• Discussions on framework for increased US rotational presence starts

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    FOREIGN Affairs Secretary Albert del Rosario on Monday assured that the Philippine Constitution will be “respected” and the interests of the Philippine government and its people will be “preserved and promoted” during the start of the negotiations on the increase rotational presence of United States military in the country.

    The secretary, in his speech before Defense Secretary Voltaire Gazmin and members of the Philippine negotiating panel, highlighted the need to strengthen both diplomacy and defense.

    “I say this as, at the frontlines of ensuring the security of our people and the territorial integrity of our nation. This week, diplomacy and defense will once again intersect to secure our nation,” del Rosario, the former Philippine Ambassador to the United States, said.

    “This week will mark the start of our negotiations with the United States to institutionalize this policy of increased rotational presence through a framework agreement,” he added.

    During the second bilateral strategic dialogue and the 2+2 meeting between the United States and the Philippines in January and March last year, the agreement to increase Washington’s rotational presence in the Philippines was finalized. This was furthered during the third bilateral strategic dialogue in Manila in November 2012.

    The framework for this agreement, the secretary assured, will be respectful of the 1951 Mutual Defense Treaty (MDT) and the Visiting Forces Agreement (VFA).

    The United States also has similar agreements with Singapore and Australia as it continues to reconnect with its allies in the Asia Pacific region following US President Barack Obama’s repivot to Asia.

    Through the increased rotational presence, del Rosario said the Philippines can modernize its army even before the necessary purchase of defense system is made, enhance deterrence of crimes before modernization, boost maritime security and maritime domain awareness before ships and aircrafts are acquired, educate personnel on how to use and maintain military hardware before having them and improve the timely response to humanitarian and disaster relief in the region.

    At the sidelines of the celebration for the 46th founding anniversary of the Association of Southeast Asian Nations (Asean) last week, del Rosario said the parameters and modalities have to be defined before US and Japanese troops are allowed access to former military bases in the country, particularly the one in Subic Bay in Zambales province.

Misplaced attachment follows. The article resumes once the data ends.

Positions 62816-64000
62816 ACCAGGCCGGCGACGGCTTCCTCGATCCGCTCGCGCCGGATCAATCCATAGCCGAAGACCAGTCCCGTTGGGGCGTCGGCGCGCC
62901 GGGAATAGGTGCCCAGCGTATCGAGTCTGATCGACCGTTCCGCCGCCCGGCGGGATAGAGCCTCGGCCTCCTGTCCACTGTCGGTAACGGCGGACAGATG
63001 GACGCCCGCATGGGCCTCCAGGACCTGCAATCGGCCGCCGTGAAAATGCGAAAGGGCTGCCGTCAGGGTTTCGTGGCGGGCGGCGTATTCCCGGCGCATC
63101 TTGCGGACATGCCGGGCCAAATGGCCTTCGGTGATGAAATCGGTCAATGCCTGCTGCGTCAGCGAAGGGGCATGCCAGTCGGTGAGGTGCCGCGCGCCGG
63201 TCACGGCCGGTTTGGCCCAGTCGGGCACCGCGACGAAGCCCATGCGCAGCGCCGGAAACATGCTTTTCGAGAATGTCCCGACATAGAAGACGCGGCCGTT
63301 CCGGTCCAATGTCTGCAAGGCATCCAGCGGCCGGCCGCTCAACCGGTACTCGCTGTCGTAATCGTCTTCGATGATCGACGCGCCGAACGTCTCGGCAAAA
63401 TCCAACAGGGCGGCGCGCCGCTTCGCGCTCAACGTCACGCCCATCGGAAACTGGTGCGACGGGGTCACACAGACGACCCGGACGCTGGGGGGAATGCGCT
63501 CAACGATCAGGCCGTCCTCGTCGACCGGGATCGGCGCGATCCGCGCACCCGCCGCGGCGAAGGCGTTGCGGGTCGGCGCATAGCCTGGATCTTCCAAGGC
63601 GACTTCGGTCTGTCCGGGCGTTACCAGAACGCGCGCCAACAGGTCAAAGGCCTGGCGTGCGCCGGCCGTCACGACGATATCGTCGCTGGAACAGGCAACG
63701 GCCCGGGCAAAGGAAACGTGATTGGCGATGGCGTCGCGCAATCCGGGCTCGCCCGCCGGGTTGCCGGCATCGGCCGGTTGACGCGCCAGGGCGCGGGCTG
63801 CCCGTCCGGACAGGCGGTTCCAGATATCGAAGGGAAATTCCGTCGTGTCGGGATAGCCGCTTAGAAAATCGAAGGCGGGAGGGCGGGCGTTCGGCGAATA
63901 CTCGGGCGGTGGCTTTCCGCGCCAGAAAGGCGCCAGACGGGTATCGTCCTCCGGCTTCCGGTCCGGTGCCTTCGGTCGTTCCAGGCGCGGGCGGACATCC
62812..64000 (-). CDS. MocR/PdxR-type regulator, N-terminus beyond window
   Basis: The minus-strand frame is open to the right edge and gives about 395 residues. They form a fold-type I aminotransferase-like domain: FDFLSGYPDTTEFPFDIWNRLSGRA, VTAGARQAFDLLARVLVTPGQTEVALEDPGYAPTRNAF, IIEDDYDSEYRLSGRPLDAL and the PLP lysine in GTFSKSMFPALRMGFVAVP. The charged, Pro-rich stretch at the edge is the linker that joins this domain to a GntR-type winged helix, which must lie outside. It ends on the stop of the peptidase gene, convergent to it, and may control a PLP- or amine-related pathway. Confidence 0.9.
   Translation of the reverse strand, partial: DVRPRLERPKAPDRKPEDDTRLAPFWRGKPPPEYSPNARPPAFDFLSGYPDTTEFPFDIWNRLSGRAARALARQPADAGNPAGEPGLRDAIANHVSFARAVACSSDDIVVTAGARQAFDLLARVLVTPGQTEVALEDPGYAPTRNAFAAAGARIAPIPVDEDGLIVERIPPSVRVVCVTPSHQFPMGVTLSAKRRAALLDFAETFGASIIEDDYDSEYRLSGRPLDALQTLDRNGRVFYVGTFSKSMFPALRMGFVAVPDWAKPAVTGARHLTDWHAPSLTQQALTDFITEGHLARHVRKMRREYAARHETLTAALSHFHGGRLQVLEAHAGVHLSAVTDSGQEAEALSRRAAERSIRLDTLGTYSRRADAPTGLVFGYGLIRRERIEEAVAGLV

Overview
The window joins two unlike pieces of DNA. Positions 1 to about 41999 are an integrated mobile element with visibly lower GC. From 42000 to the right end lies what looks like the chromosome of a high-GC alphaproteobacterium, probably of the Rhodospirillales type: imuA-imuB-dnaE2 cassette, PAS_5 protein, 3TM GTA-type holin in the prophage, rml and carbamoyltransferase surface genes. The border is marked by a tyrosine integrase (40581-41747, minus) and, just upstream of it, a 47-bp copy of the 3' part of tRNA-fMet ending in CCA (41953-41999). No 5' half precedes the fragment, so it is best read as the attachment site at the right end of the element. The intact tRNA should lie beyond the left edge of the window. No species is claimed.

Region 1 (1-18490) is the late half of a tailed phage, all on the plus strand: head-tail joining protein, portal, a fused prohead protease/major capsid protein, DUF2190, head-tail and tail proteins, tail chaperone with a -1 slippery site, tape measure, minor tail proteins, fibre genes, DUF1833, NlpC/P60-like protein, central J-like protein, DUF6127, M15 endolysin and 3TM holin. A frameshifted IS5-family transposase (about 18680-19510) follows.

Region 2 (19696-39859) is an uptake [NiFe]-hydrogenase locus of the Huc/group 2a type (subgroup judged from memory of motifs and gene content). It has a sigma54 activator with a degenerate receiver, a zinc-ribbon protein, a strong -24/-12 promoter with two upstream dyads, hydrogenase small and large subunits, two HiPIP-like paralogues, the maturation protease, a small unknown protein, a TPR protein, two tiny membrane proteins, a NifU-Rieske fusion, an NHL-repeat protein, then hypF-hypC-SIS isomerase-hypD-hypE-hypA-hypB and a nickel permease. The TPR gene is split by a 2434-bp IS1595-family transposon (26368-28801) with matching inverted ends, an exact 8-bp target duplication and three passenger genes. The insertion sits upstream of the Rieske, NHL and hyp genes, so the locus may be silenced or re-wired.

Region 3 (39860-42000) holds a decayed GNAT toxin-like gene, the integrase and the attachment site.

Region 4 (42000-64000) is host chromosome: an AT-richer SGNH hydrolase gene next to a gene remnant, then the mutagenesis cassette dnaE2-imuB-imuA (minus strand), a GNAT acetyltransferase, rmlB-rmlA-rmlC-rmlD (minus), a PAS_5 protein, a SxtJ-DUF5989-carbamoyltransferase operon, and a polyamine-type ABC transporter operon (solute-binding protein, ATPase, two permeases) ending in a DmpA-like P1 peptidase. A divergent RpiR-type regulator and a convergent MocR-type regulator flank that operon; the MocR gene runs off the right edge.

Also, del Rosario and Gazmin advised the Congress on the start of the negotiations for the increased rotational presence of US troops, who are allowed under the 1999 VFA. Some 500 to 600 American soldiers routinely hold balikatan exercises in southern Mindanao since 2002 to train and provide intelligence information to Filipino soldiers with regards to containing rebel groups in the region.

    US navy ships have also made routine port calls to the Philippines annually.

    Del Rosario said the Philippine negotiators are required to regularly update the public on the negotiations between the Philippine and US governments.

    “Our people need to know that our laws are observed and our interests are protected at all times,” he said.

    “Our region would also need to know that we are steadfastly for peace; but that we stand ready to tap every resource, to call on every alliance, to do what is necessary in order to defend what is ours, to secure our nation and to keep our people safe,” the Foreign Affairs chief added.

    The US repivot to Asia came after a decade of its preoccupation in the war against terror campaign in the Middle East after the bombing of the World Trade Center in September 2001.

    The policy was also effected amid China’s massive military and economic growth that threatened the global superpower. Beijing has earlier accused Washington of trying to contain them in the region.

    Amid its own maritime disputes with China, the Philippines sought the protection and the support of its only treaty ally—the United States. Under the 1951 MDT, Washington is required to aid Manila in modernizing its military capabilities.

    Since 2011, Manila has acquired two decommissioned US Coast Guard Hamilton-class cutters, which were renamed BRP Gregorio del Pilar and BRP Ramon Alcaraz.

    The vessels are the country’s two largest warships, which are expected to help patrol Manila’s maritime borders.

    China claims virtually the entire West Philippine Sea under the nine-dash line while the Philippines, Taiwan, Vietnam, Malaysia and Brunei Darussalam claim parts of the resource-rich waters and islands.

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